Life sciences supply chain partnerships are accelerating at a dramatic rate – to the point where the partnership chain is becoming tighter and tighter. Today, companies maintain numerous links between procurement functions through the points of disbursement. Partnerships are growing between competitors, between pharmaceutical manufacturers and distributors, between distributors and pharmacies, and between pharmacies and the end users.
By Rick Ruiz, Partner, CSC Life Sciences
This increased network interlock and the rise of the digital supply chain creates opportunity but it also adds risk, particularly with regards to security. As more stakeholders become part of the overall supply chain, life sciences companies need to know that their data is not being exposed to or used by unauthorized third parties. Equally, it’s important to know that every part of the supply chain adheres to strict regulatory requirements. Security is therefore crucial.
As the supply chain expands, so does the creation of new data. A digitized supply chain enhances visibility and traceability about product location, which is generated from serialization data for track and trace across both the internal supply chain and with external partners. In addition, unstructured or social network information can also be gathered and generated for further insights.
All this data can be fed into analytics solutions to derive business insights as to where promotional activities or additional security efforts should be focused. For example, a company may have a primary product in certain supply chains and secondary or even tertiary products in another supply chain channel. If those tertiary products are going to less-secure markets – perhaps due to greater risk of theft or counterfeiting – it may be necessary to place increased emphasis on risk management of that product to protect the company’s brand.
Being IDMP Ready
The advent of Identification of Medicinal Products (IDMP) will have a profound impact on supply chain management.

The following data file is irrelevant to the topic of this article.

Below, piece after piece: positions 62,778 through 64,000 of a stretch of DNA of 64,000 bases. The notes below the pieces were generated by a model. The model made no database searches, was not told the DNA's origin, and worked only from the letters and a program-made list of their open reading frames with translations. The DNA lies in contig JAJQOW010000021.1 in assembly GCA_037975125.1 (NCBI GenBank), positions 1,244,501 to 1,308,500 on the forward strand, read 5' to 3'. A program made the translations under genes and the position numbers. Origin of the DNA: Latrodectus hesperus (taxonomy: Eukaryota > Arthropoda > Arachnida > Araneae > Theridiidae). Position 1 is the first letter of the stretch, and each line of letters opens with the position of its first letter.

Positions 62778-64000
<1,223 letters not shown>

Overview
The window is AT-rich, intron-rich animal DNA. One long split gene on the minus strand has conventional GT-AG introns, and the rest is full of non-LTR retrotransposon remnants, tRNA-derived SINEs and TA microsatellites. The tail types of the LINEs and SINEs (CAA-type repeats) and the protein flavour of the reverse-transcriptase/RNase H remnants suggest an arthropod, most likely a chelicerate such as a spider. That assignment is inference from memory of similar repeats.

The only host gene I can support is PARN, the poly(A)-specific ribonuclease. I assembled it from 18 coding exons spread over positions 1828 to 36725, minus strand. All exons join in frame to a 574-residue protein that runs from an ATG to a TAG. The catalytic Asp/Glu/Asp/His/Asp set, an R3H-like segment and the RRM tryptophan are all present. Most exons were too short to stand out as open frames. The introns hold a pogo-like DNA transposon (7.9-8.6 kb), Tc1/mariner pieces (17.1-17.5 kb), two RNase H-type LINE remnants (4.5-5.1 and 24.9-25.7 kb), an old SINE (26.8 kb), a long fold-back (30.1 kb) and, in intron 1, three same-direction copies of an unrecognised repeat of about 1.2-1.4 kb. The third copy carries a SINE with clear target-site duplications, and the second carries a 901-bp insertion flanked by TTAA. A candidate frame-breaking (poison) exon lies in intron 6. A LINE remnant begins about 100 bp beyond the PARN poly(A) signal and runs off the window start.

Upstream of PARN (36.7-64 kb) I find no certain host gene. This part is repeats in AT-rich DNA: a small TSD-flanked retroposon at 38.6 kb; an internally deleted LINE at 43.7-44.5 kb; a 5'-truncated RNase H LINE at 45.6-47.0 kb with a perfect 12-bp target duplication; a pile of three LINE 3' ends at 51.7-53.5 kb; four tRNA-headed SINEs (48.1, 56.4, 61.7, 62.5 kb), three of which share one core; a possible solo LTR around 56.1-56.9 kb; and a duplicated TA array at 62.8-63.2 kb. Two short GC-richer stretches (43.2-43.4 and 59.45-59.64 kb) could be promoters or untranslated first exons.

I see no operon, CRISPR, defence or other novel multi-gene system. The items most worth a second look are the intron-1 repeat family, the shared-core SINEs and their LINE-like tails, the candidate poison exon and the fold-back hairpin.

Ultimately, IDMP will enable regulators – and companies – to identify every unique product down to the bottle level. Detailed traceability has been the goal of the Electronic Product Code Information Services (EPCIS) data-exchange standard, but IDMP takes that even further, and in theory companies should be able to trace every product, anywhere in the world if they adopt a master data management approach in preparing for IDMP.
Responding to the Challenges
In the new digital supply chain, life sciences companies must find more comprehensive and reliable ways to manage security risks, track and trace their product, use data from serialization to improve global oversight, and take advantage of the data granularity that IDMP will enable.
Important considerations will be whether the tools in place for managing the supply chain provide real-time visual insights into where a product is at any given time – from procurement all the way through to disbursement. Another priority should be the ability to feed data analytics from serialization into a tool to gain insights into what the company needs to do to protect its products and reputation – not to mention the patients who use these products. And thirdly, as IDMP becomes reality, being able to take advantage of the granularity of data collected will provide a significant advantage in managing the supply chain globally.
If you are attending the CSC Client Conference in Orlando, Florida, from September 18 to 22, please join the Life Sciences presentation, The Digital Supply Chain with OmniLocation on Monday, September 19.